After 9/11, former Secretary of State Madeleine Albright decided to examine the role of religion in modern politics. This is the interesting result. Albright's experience as a public speaker and professor is evident in this eminently listenable audiobook. While one wishes that she had audibly smiled when narrating the book's humorous anecdotes, she does everything else right. She makes good use of her modulated, pleasantly raspy voice, varying her tone and rhythm to lighten the dense information and pacing the narration so that listeners have time to digest the material. An informative author interview is an added benefit at the end. This is an excellent production of a timely volume.
In The Mighty and the Almighty, Madeleine Albright examines the profound impact of religion on America's view of itself, the effect on U.S. policy of the rise of the Christian right, the Bush administration's successes and failures in responding to 9/11, the challenges posed by the war in Iraq, and the importance of understanding Islam. She offers a balanced but, when necessary, devastating analysis of U.S. strategy, and condemns those of all faiths who exploit religious fervor to create divisions or enhance their own power.
In this illuminating account, Albright argues that, to be effective, U.S. policy makers must understand the power and place of religion in motivating others and in coloring how American actions are perceived. Defying the conventional wisdom, she suggests not only that religion and politics are inseparable, but that their partnership, when properly harnessed, can be a force for justice and peace.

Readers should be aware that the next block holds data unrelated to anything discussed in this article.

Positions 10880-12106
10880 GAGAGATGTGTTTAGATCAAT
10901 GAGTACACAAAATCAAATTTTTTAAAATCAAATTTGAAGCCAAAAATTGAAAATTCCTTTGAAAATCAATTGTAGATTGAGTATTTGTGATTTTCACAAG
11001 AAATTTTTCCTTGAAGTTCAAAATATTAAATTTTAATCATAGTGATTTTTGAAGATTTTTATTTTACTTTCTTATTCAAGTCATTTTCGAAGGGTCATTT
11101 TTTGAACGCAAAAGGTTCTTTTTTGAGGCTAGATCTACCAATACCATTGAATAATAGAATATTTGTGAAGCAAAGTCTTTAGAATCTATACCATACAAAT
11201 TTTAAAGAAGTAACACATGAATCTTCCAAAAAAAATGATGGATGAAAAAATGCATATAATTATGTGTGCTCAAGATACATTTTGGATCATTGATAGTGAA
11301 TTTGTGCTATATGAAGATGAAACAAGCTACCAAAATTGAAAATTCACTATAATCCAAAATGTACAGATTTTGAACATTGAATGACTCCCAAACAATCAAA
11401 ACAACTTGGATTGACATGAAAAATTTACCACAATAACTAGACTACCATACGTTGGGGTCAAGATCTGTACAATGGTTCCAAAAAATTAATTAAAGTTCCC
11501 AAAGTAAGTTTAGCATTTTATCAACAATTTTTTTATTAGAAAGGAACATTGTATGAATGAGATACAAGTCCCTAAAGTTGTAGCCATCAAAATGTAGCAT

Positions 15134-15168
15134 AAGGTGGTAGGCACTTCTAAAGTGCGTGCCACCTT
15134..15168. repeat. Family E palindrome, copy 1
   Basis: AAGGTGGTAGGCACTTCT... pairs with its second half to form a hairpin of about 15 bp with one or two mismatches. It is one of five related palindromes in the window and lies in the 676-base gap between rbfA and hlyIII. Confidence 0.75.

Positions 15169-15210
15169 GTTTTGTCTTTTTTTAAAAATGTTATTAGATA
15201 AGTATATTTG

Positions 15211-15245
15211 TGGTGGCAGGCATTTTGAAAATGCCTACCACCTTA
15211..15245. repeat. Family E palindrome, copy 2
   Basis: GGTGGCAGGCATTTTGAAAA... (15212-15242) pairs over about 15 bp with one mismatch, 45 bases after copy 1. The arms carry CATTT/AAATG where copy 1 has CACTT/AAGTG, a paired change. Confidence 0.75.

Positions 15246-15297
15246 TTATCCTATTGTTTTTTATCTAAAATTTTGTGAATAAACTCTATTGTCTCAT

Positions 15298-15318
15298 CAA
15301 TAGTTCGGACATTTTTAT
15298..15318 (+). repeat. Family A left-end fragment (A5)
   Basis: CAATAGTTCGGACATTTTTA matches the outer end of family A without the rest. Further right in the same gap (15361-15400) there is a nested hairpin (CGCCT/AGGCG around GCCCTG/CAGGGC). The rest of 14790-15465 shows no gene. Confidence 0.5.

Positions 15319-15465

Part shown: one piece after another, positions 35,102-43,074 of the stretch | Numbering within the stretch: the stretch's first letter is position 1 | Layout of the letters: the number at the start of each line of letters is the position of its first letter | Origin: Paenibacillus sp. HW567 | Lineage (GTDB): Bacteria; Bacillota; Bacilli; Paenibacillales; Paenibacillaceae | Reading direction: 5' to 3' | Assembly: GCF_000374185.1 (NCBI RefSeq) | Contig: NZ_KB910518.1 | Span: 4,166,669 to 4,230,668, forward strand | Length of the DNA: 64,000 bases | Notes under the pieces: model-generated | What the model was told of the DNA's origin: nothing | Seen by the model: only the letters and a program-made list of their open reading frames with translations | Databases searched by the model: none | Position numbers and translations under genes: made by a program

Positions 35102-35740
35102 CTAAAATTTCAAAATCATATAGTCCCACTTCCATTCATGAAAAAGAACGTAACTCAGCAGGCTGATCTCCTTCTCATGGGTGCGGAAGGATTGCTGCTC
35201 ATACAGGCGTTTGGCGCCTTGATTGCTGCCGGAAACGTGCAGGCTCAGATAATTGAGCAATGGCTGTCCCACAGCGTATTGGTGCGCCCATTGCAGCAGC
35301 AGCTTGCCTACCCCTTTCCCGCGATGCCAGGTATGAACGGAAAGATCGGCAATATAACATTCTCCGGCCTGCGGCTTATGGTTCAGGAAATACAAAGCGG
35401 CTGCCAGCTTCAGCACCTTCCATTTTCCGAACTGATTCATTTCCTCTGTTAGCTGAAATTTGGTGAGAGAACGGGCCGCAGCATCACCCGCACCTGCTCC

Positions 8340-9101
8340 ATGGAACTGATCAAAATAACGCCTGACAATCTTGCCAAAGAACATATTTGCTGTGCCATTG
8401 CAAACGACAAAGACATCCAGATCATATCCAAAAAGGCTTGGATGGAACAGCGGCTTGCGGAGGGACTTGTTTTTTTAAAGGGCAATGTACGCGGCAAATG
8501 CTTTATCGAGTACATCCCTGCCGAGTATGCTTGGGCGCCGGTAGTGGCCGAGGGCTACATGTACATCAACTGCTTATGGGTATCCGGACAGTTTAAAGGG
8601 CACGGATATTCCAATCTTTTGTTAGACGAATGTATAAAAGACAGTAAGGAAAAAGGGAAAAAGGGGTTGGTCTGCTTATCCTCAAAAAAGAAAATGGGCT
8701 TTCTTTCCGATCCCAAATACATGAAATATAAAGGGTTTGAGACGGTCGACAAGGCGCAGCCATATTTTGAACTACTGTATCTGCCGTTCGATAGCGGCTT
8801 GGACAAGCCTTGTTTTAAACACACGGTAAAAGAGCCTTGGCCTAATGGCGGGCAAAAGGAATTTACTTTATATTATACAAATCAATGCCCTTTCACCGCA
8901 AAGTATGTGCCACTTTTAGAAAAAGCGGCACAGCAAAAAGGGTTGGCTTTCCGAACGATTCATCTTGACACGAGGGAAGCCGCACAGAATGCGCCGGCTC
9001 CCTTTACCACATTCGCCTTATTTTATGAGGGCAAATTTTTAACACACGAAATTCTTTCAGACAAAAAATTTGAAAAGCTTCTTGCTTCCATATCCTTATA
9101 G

©2006 Madeleine Albright; (P)2006 HarperCollinsPublishers
"In a remarkably accessible, even breezy style, she looks at these issues in light of recent history both abroad and at home." (Publishers Weekly)
"A thoughtful and absorbing look at religion and world politics for readers of all religious and political persuasions." (Booklist)
I greatly enjoyed Albright's autobiography, so I was really looking forward to this book. I also enjoy it when author's read their own work, especially in a historical work such as this.
I liked the book overall, however, I find it lacking any coherent viewpoint or binding argument about what should be done about a great current political problem. Rather, it just seems to ramble from one point to another with a lot of commentary about how poorly the Bush administration is doing. By the time I got done, I did not think I had any significant now insight into this problem.
This book could have been sooo much better if Sec. Albright had used a professional to narrate her book. I found myself zoning out for all but the most intriquing parts because her voice was so hard to focus on. She drones. Very monotone. Very bad narration. Aside from that, interesting perspective.
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